44    The figure of Ali is an image constructed through media, discourses, etc.  It is not necessarily the same as Muhammad Ali, the man.

45    Sheldon S. Shafer, “Private Investors Warm to Downtown’s Redevelopment,” Louisville Courier-Journal, April 15, 2002.

46    Larry Werner, “Louisville, the City Always Known for Churchill Downs and Louisville Sluggers, Has Changed,” Star Tribune, June 9, 2002, p. 1G.

47    Associated Press, “Entertainment Briefs,” BC Cycle, June 12, 2002.

48    Associated Press, “Groundbreaking for Ali Center Parking Structure,” BC Cycle, June 8, 2002.

49    See Shafer, “Private Investors Warm.”

50    See Louisville Downtown Development Plan - Preliminary Recommendations, City of Louisville City Development, 2, 1, Spring, 2001, mayor/development/spring2001/page2.htm; Shafer, “Private Investors Warm.”

51    See Associated Press, “Groundbreaking.”

52    Ibid.

53    Dylan T. Lovan, “City Leaders Optimistic About Downtown’s Future,” BC Cycle, September 13, 2002.

54    Associated Press, “Anonymous Donor Gives $5 Million to Ali Center,” BC Cycle, September 20, 2002.

55    Edward Klump, “Ford Donates $5 Million for Muhammad Ali Center,” Louisville Courier-Journal, June 27, 2001.

56    Associated Press, “Anonymous Donor Gives $5 Million to Ali Center.”

57    Muhammad Ali Center website.

58    Associated Press, “Groundbreaking” and “Anonymous Donor.”

59    “The Mentor,” Louisville, Muhammad Ali Center for the Advancement of Humanity, 2002.

60    Ibid.

61    Michael P. Smith, Transnational Urbanism:  Locating Globalization, Maldan, MA, Blackwell, 2001.

62    “ Louisville Downtown Development Plan.”

63    See Werner, “Louisville, the City.”

64    See Lovan, “City Leaders Optimistic.”

65    See Morgan and Jett, Jefferson County History.

66    See Irene Mattingly, “Black-History Slide Show Weaves Old, New,” Louisville Courier-Journal, September 7, 2001.

67    See Mervin Aubespin, “With Urban Renewal, a Community Vanishes,” Louisville Courier-Journal, December 31,1999; Wright, Life Behind a Veil.

68    See Wright, Life Behind a Veil; Robert M. Fogleson, “Inventing Blight:  Downtown and the Origins of Urban Development,” Downtown:  Its Rise and Fall, 1880-1950, New Haven, Yale University Press, 2000, pp. 357-380; Robert A. Beauregard. “Rising from the Ashes,” Voices of Decline:  The Postwar Fate of Us Cities, Oxford, Basil Blackwell, 1993, pp. 219-245.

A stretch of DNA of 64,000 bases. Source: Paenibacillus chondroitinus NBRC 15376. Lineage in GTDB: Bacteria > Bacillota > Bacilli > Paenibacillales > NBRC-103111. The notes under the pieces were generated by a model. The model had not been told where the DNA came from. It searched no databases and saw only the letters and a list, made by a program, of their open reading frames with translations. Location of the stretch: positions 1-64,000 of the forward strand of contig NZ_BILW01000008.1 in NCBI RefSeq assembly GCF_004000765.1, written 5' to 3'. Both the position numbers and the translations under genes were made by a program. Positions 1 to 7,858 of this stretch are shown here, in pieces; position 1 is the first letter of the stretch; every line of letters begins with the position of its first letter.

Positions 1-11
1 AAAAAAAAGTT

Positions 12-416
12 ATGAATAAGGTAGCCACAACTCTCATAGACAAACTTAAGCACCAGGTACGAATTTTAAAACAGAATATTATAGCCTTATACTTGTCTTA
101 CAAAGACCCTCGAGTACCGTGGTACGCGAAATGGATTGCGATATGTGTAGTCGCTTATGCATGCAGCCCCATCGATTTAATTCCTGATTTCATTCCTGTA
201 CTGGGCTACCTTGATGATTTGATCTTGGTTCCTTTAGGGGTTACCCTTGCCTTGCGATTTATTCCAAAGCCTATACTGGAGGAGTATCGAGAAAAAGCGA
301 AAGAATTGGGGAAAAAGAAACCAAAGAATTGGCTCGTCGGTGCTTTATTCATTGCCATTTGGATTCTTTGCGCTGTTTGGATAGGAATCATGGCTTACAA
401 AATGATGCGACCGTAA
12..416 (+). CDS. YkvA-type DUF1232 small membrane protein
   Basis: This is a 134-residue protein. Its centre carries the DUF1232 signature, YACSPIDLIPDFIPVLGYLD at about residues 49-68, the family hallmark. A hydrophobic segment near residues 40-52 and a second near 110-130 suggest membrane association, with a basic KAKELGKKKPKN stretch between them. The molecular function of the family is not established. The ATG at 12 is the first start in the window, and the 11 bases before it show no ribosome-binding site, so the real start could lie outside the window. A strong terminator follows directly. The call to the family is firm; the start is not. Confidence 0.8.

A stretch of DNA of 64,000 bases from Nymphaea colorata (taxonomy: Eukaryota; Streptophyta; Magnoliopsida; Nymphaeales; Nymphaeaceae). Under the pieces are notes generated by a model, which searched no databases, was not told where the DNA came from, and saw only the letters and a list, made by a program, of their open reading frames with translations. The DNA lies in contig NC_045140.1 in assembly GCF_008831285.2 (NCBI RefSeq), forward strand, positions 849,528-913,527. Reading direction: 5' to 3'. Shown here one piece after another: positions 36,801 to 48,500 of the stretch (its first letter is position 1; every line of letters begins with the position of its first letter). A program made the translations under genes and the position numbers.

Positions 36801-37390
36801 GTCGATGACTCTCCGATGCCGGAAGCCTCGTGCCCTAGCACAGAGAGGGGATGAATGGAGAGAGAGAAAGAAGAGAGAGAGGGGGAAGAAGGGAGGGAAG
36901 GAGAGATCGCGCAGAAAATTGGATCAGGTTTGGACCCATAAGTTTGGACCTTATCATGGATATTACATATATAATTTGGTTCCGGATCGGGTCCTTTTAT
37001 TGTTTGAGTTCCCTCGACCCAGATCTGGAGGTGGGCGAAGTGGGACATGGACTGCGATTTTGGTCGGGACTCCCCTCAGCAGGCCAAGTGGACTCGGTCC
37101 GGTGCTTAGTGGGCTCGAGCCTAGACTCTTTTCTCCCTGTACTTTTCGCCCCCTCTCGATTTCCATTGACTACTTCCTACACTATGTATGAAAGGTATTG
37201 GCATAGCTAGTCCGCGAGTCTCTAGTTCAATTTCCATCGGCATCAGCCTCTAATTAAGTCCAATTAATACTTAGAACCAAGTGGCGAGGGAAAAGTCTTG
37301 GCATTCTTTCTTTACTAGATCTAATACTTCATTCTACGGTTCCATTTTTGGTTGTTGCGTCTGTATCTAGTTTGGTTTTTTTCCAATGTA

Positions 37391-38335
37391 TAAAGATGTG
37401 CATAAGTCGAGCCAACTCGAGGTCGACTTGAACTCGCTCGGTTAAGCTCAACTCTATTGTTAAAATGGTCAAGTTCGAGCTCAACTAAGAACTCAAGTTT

69    Initiative for a Competitive Inner City, in partnership with the City of Louisville, “West Louisville Competitive Assessment and Strategy Project:  Creating Jobs, Income and Wealth in the Inner City,” Boston, MA, 2001.

70    Ibid.

71    The Encyclopedia of Louisville.

72    Ibid.

73    The Encyclopedia of Louisville suggests that the older parking garages became a legal hazard for the city after patrons sued for automobile damage from corrosive materials that leaked in the structure.  Parking seems to be a key issue for this area and is to be the economic basis for the Ali Center.

74    See Shafer, “Private Investors Warm.”

75    See Courier-Journal, The Making of a Champ.

76    Roland Barthes argues that cropping, adding text, and such articulate particular meanings or functions for an image.  See “The Photographic Message,” The Responsibility of Forms:  Critical Essays on Music, Art, and Representation, New York, Hill and Wang, 1985, pp. 3-20.

77    Greg Hazley, “America’s Muslim Uses His Image as a Call for Peace,” O’Dwyer’s PR Services Report, December, 2001, p. 1.

78    Helm, “Louisville Remembers.”

79    See Klump, “Ford Donates;” Rochelle Riley, “Proposed Museum Will Honor Ali’s Place in Boxing History,” December 1996, 2004, http://www.courier-

80    See Klump, “Ford Donates;” Louisville Downtown Development Plan; Rick McDonough, “Ali Quietly Charms Senators and Scores Points for Center,” Louisville Courier-Journal, January 26, 2000; Shafer, “Private Investors Warm.”

81    Farred, “Feasting on Foreman,” p. 67.

82    Timothy R. Brown, “Southern Miss Investigating Possible Attack During Football Game,” BC Cycle, September 4, 2002; Staff Editorial, “Next Police Study Should Probe Deeper,” Kentucky Kernel via U-Wire, November 26, 2002; Ellen Sorokin, “Campus Correctness; Insensitivity Claims Restrain Expression on Fraternity Row,” Washington Times, November 22, 2002, p. A02.

83    Sandercock, “Dreaming the Sustainable City,” p. 31.

84    “The Mentor.”